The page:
2020 Ben Oki Scholarship
I wish to begin by thanking President Robert Pressler and the California Bonsai Society for finding a way to perpetuate Mr. Ben Oki’s spirit and values in a form that has a true and meaningful impact in the world.
Receiving the 2020 Ben Oki scholarship has enabled me to participate in several important learning activities that will aid in the creation of the Nova Scotia Bonsai Society. The scholarship has also raised awareness about Ben Oki’s legacy throughout the Canadian bonsai community.
This scholarship allowed me to travel from Halifax to Montreal to visit Mr. David Easterbrook. I am confident that now, and in retrospect, this will have been one of the most important experiences in my bonsai career. Mr. Easterbrook went into detail about what it was like to create a bonsai community where there was none, and reviewed various promotion and recruitment strategies, as well as different types of education opportunities and contexts. We also looked at the roles and responsibilities of a bonsai association, and at what it should bring to its members, the broader bonsai community, and its city.
Most importantly, I spent a lot of time understanding from Mr. Easterbrook what it is that gets people excited about bonsai, and how to slowly convert that excitement into passion and lifelong commitment. As I was getting into my car to leave, Mr. Easterbrook left me with a quote that summarized our conversation and that I will carry with me forever: “It’s important to cultivate people, not just bonsai”.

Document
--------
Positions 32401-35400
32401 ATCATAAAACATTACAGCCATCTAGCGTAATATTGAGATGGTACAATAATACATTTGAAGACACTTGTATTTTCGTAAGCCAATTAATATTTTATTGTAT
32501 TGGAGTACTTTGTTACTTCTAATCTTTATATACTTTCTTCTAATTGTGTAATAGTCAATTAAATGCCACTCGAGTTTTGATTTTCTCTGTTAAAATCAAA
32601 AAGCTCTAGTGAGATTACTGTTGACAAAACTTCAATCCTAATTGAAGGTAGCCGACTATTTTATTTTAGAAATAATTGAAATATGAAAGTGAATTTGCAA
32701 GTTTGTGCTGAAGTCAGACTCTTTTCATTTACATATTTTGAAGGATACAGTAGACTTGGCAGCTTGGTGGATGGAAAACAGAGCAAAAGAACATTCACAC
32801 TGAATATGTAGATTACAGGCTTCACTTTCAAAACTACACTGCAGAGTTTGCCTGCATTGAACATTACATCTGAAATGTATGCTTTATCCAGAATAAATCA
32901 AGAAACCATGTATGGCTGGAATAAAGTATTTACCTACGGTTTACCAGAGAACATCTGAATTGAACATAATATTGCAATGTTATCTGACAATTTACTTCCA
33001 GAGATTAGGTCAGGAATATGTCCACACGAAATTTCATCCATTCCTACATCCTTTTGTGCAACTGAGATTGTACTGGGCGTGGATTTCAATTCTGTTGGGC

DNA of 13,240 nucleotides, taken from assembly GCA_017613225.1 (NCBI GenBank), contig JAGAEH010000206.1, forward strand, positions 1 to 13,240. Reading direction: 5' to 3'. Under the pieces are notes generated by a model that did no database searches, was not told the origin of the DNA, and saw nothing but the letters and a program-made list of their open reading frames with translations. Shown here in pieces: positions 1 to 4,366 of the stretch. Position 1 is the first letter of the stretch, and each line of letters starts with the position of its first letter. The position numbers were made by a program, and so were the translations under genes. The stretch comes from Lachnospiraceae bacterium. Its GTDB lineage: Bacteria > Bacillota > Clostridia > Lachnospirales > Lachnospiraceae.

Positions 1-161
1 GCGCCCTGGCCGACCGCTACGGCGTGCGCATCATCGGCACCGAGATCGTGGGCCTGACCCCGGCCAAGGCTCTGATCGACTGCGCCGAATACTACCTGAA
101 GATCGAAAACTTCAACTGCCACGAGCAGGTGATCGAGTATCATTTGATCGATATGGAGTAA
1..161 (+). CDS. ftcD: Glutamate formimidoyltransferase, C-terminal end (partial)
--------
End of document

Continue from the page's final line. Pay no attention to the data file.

The second part of my training was spent with Mr. Eric Auger, curator of the Japanese, native, and tropical bonsai collections at the Montreal Botanical Gardens. We coincidentally met outside on a bench right by a Cercis canadensis, which happened to be one of the many ‘untraditional’ plant varieties—for lack of a better word—that Mr. Auger so generously shared his experiences about. Mr. Auger opened my eyes by sharing his perspective on native and hardy plant varieties. We carefully reviewed topics such as collection and propagation, cultivation, winter care, pruning, aesthetics, and presentation. My memory and note-taking skills were tested that day, but even if I had succeeded in retaining only half of what Mr. Auger shared with me, I left there eager to experiment with native and hardy plant varieties and have not stopped encouraging others to do so since then.
The 2020 Ben Oki Scholarship has allowed me to participate in these two important learning opportunities that have opened doors and shaped my objectives and ambitions. I look forward to officially launching The Nova Scotia Bonsai Society, and to encouraging people to find the same sense satisfaction, curiosity, and passion that I have found.
The website is underway, and I already have and continue to identify key collaborators among the city officials, fine art and horticulture programs at the major universities, important public centers, garden centers, as well as local restaurant owners, with the goal throwing a public ‘food festival’ where bonsai from China, Japan, and yamadori from Nova Scotia will be displayed and discussed on centre stage. At least that’s what I’m aiming towards!